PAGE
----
The physical domain considered in this study is a two-dimensional square cavity. The parameters D and d are depicted in Figure 1, where D is set to 2 mm and d is equal to . The density and dynamic viscosity of the ferrofluid at 300 K were set equal to 1180 kg/m3 and  kg/ms, respectively. The Prandtl number, Pr, and fluid compressibility, , are taken as 5.5 and , respectively.

A uniform lattice system is employed for the simulations. The numerical solution should be independent of the lattice size, and to this purpose, three different lattice sizes of , , and were examined; results with a lattice density of lattice units were found to be adequate to establish lattice-independent solutions for the range of the parameters used in the present study. In order to validate the thermal LBM predictions, laminar natural convection of air, , in a cavity was simulated for Rayleigh numbers of 104 and 105. The predicted natural convection results with the grid system for and 105, respectively, were in excellent agreement with the benchmark steady flow patterns and temperature fields reported by de Vahl Davis [26]. In Table 1, the predicted average Nusselt numbers on the hot wall are compared against the values reported by de Vahl Davis [26] for the same conditions and, as it can be observed, are in excellent agreement.

Table 1: Comparison of the predicted average Nusselt number for two different Rayleigh numbers against the values reported in [26].

The average Nusselt number on the side walls is determined from the following relation:

The two dimensionless parameters which characterize the natural convective flow, Rayleigh number (Ra) and the Prandtl number (Pr), are defined as follows: where gy, β, T, and D are the gravitational acceleration, working fluid thermal expansion coefficient, temperature difference between the two vertical walls, and the characteristic length (equal to the width of the cavity), respectively.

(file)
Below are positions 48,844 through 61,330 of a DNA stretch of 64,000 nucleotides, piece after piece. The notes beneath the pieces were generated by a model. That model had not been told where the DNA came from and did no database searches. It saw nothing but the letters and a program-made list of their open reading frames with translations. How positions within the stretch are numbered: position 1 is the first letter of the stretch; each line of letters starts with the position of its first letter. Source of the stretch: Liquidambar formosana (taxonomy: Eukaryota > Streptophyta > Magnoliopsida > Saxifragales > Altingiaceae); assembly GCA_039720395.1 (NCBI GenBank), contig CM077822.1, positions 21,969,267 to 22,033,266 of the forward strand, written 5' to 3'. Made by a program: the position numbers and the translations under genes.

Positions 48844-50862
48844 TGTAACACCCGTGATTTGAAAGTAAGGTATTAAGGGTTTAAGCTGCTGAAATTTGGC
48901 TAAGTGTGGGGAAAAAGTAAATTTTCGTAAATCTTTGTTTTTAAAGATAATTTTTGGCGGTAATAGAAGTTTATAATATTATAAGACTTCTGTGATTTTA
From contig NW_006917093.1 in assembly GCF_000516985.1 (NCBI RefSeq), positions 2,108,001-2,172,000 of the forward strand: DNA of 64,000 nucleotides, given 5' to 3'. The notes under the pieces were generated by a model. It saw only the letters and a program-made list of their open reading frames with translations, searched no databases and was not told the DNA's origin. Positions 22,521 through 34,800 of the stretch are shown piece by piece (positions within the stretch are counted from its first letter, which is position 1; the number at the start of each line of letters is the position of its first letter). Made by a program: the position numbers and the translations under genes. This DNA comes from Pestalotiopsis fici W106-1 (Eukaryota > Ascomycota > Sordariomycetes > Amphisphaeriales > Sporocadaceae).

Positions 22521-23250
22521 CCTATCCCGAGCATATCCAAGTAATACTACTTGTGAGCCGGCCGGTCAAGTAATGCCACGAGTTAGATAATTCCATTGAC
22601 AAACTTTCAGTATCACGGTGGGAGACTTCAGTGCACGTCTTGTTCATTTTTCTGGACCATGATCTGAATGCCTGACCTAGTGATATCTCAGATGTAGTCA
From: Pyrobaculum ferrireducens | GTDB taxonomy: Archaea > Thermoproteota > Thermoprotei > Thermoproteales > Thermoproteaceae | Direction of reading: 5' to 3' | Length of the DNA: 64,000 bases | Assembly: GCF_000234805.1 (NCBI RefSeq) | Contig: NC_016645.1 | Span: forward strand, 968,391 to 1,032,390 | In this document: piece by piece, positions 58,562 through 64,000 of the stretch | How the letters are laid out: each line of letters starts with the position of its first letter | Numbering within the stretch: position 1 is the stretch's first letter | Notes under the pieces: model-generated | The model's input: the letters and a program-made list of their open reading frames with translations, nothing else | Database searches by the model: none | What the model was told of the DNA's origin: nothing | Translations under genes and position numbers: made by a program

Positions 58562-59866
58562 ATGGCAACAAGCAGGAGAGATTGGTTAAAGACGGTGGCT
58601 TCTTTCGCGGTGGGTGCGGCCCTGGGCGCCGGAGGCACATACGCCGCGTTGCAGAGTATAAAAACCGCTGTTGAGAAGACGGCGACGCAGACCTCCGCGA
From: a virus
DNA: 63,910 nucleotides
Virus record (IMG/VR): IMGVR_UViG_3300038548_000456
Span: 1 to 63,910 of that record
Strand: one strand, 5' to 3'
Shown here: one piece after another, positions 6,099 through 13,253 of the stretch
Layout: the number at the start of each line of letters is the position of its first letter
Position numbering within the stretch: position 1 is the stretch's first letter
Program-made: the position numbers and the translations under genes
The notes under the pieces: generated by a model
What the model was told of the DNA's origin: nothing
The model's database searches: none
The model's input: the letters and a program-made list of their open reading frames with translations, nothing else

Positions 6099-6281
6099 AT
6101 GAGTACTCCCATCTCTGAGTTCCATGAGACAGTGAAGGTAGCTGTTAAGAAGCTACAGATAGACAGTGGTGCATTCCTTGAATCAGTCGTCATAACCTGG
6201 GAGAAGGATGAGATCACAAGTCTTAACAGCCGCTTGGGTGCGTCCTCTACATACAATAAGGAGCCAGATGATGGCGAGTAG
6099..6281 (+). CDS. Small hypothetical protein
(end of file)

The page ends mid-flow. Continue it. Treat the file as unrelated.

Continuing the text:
Presenting the magnetic dipole will disturb the flow motion in the cavity; consequently, the temperature distribution will be affected along with the heat transfer rate at the walls of the cavity. The isotherms for three different values of m equal to 0.0, 0.05, and 0.1 Am, are shown in Figures 3(a)3(c) for (). The influence of the induced magnetic field on the temperature distributions is apparent. If the magnetic field magnitude is relatively weak, the buoyancy effect is dominant and the isotherms and streamlines are similar to those of pure natural convection in the absence of a magnetic field. For a stronger magnetic field the isotherm stratification in the core will change, as shown in Figure 3(c); this is due to the suppression of the free convective flow by the magnetic field. By increasing the magnetic field strength, the effect of the natural convection is eventually eliminated and the flow motion of the ferrofluid is governed by the strength of the magnetic field.

Figure 3: Isotherms for the thermomagnetic flow in a square cavity for , : (a) , (b) , and (c) .

Figures 4(a)4(c) report the isotherms at () for , 0.05, and 0.1 Am. From these figures, it can be observed that for large values of , the effect of increasing the magnetic strength on the temperature distribution in the enclosure is more prominent compared to that in the case of a smaller (, Figure 3). This is because the magnetic susceptibility depends on temperature and influences the motion of the ferrofluid in the cavity. In these circumstances, the colder fluid close to the lower temperature wall moves down towards the region of larger field strength due to its higher magnetic susceptibility, while the warmer fluid with lower susceptibility is displaced away from the line dipole and is pushed upward along the hot wall.